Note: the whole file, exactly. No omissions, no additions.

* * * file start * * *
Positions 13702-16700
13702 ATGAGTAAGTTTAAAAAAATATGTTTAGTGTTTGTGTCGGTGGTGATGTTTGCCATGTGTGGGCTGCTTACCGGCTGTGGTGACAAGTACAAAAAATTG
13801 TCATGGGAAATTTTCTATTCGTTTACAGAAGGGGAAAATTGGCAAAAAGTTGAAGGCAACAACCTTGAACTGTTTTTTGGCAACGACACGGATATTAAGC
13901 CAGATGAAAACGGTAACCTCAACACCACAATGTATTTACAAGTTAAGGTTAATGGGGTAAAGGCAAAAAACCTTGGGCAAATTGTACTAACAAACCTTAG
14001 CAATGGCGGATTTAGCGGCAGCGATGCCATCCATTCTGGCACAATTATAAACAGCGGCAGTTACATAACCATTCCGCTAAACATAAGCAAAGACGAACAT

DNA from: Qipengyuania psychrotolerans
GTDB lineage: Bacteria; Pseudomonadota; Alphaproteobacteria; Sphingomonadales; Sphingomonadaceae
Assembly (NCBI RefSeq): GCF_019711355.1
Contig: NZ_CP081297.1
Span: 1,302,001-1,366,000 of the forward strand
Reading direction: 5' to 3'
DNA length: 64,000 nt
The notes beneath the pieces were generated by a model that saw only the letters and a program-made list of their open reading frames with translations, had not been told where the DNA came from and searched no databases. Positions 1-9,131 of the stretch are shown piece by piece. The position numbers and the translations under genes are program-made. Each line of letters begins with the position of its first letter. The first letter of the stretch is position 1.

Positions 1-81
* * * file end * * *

Positions 13702-16700
13702 ATGAGTAAGTTTAAAAAAATATGTTTAGTGTTTGTGTCGGTGGTGATGTTTGCCATGTGTGGGCTGCTTACCGGCTGTGGTGACAAGTACAAAAAATTG
13801 TCATGGGAAATTTTCTATTCGTTTACAGAAGGGGAAAATTGGCAAAAAGTTGAAGGCAACAACCTTGAACTGTTTTTTGGCAACGACACGGATATTAAGC
13901 CAGATGAAAACGGTAACCTCAACACCACAATGTATTTACAAGTTAAGGTTAATGGGGTAAAGGCAAAAAACCTTGGGCAAATTGTACTAACAAACCTTAG
14001 CAATGGCGGATTTAGCGGCAGCGATGCCATCCATTCTGGCACAATTATAAACAGCGGCAGTTACATAACCATTCCGCTAAACATAAGCAAAGACGAACAT

DNA from: Qipengyuania psychrotolerans
GTDB lineage: Bacteria; Pseudomonadota; Alphaproteobacteria; Sphingomonadales; Sphingomonadaceae
Assembly (NCBI RefSeq): GCF_019711355.1
Contig: NZ_CP081297.1
Span: 1,302,001-1,366,000 of the forward strand
Reading direction: 5' to 3'
DNA length: 64,000 nt
The notes beneath the pieces were generated by a model that saw only the letters and a program-made list of their open reading frames with translations, had not been told where the DNA came from and searched no databases. Positions 1-9,131 of the stretch are shown piece by piece. The position numbers and the translations under genes are program-made. Each line of letters begins with the position of its first letter. The first letter of the stretch is position 1.

Positions 1-81